Poor Boy Enterprises is a name based on the founder’s favorite childhood sandwich, the Po’ Boy. For some interesting history on this famous sandwich, read on.
The Story of the Po-Boy Sandwich
The world is full of all sorts of unique sandwiches, like the Reuben, with its heaping helpings of deli meat served with sauerkraut and Russian dressing on rye, to the Philly cheese steak, a mixture of chopped steak, cheese sauce and onions, to the panini, an iron-pressed hot sandwich. While there are some great sandwiches in the world, none are exactly like, or as good as, a good po’ boy!
What is a Po Boy Sandwich?
The po boy’s beginnings can be traced to the Gulf Coast of Mississippi and Louisiana. Now most sandwiches are partly notable for the type of bread they use and the po boy is no exception here. In the second half of the 1800s, it was common to serve fried oysters as a sandwich, using French baguettes. These baguettes picked up the nickname of “oyster loaf,” which is still used in modern parlance when describing a po boy sandwich that has been filled with fried oysters. There are two major bakeries that supply the bread specific to a proper po boy, Alois J. Binder and Leidenheimer Baking Company, and the competition between the two companies is well known.
- In short, a po boy is a meat sandwich that traditionally contains roast beef, the leading protein until the ’70s, or some variety of fried seafood; almost anything caught swimming within the Gulf Coast is a potential option. Adding lettuce, mayonnaise, pickles, and slices of tomato to the sandwich results in a “dressed” po boy.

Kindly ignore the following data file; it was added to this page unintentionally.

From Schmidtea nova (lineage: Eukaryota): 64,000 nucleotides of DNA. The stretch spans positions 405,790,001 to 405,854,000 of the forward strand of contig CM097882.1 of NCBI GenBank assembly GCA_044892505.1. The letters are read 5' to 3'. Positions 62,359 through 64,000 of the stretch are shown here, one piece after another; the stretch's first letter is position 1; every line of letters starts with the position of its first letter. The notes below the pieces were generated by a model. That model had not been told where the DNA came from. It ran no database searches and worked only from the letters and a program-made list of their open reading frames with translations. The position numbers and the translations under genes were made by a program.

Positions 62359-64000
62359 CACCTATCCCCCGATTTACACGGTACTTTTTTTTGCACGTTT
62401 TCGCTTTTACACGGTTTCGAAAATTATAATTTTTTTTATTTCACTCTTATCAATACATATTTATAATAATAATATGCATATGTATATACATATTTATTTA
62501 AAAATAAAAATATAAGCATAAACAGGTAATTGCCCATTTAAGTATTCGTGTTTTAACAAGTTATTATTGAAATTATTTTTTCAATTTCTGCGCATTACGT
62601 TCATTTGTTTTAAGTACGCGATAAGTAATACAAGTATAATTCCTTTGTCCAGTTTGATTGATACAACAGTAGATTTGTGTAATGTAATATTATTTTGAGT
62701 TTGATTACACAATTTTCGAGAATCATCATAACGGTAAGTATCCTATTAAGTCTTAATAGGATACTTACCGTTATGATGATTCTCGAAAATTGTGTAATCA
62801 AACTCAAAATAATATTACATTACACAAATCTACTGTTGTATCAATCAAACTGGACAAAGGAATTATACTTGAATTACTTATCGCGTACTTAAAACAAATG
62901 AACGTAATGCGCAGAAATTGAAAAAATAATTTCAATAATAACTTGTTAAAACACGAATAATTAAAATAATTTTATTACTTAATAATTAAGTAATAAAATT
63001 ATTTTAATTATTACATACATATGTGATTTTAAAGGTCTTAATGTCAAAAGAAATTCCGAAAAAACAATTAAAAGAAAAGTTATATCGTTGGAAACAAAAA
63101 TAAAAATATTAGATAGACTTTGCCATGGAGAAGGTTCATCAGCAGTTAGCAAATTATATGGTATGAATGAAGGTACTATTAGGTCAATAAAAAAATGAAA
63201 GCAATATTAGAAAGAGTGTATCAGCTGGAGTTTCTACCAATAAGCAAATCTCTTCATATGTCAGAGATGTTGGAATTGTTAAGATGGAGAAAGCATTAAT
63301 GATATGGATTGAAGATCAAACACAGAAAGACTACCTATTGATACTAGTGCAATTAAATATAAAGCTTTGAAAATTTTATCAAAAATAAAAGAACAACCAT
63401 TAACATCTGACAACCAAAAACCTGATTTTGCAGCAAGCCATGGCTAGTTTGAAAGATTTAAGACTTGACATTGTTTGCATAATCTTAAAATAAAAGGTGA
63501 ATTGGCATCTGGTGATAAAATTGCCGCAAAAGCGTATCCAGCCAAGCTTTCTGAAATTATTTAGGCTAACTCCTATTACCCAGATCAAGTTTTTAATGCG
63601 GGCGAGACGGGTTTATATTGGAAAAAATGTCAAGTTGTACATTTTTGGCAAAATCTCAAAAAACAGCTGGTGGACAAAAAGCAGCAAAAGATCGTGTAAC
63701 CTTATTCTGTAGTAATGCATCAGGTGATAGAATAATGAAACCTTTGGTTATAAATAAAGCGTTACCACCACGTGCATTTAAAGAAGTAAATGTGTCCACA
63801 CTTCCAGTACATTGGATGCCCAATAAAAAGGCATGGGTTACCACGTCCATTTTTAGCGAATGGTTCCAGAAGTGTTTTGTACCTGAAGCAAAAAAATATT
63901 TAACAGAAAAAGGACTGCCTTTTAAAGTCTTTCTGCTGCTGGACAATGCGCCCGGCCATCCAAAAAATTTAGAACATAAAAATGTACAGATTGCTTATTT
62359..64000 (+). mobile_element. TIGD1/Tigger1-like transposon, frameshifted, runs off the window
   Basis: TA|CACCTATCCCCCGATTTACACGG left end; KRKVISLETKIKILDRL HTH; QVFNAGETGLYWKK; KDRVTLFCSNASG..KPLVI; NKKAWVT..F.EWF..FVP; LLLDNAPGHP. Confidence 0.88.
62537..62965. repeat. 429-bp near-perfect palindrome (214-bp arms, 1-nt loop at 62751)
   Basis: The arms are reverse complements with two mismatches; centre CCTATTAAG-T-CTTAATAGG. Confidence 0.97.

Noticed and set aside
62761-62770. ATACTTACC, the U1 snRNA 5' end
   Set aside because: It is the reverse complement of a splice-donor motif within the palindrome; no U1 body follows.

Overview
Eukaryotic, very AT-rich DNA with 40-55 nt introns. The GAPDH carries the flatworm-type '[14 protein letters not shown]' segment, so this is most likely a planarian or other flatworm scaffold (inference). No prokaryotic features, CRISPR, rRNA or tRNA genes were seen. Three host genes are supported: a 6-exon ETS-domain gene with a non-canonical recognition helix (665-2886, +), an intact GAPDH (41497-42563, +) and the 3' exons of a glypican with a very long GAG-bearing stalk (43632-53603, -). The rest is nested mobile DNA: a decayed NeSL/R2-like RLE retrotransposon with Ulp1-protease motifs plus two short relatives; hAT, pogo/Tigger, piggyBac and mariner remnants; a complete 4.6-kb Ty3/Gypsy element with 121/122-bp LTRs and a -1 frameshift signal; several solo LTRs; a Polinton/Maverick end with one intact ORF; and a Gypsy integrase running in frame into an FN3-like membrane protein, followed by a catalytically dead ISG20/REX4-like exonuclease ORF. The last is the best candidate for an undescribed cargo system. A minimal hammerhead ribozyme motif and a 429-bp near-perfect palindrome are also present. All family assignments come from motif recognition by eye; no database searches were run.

- If the po boy does not use fried seafood, it will commonly be served with Creole mustard.
- If a po boy contains fried shrimp and fried oysters, it is known as La Médiatrice; a “peacemaker.”
- A “sloppy po” is a hot sandwich served with gravy, reminiscent of Chicago Italian beef. Folk wisdom regarding this version of the sandwich says that the beef is done when it falls apart with no effort; the cooking beef is then allowed to simmer for hours in order to absorb more of its juice and robust seasonings before finally being served on the baguette.
“What’s in a Name?”
The earliest mention of the term “po boy” in regard to food can be traced back to restaurateur brothers, Benny and Clovis Martin. Back in 1929, a strike against the streetcar company had reached its fourth month. The Martin’s, both of whom had previously worked as conductors for the streetcar company, did their part to help out by offering free sandwiches to the striking workers, whom they referred to as “poor boys.” Eventually, the sandwiches became prominent enough to gain the name by association, though it is worth reiterating that the sandwich is called a “po boy” due to the local dialect, one that forgoes pronouncing the R in words like “poor,” “door” and “floor.”
There are a few bones of contention with the Martin origin for this sandwich’s name.
- The sandwich does not appear in any sort of text, by proper name, until 1969.
- The Martins occasionally claimed that they had invented the sandwich to cater to the blue-collar clientele, including farmers and longshoremen, at their French Market eatery.
- While a newspaper entry from 1929 contains a letter written by the Martins, stating that they would do their part to keep the workers fed, no mention is made of the “po boy” sandwich, only a promise that the Martins would feed the workers “our meal.”
- The po-boy has become such a specific meal to the state of Louisiana that the term “po-boy shop” arose. A po-boy shop is a casual eatery that offers Creole fare like boudin sausage, gumbo, jambalaya, red beans and rice, seafood and, of course, po-boy sandwiches.
- There is an annual festival dedicated to this sandwich, known as the “Oak Street Po Boy Festival.” As a celebration of everything associated with this sandwich and where it hails from, the festival features a wide array of unique and special versions of the sandwich and also musical performances covering genres relevant to Louisiana.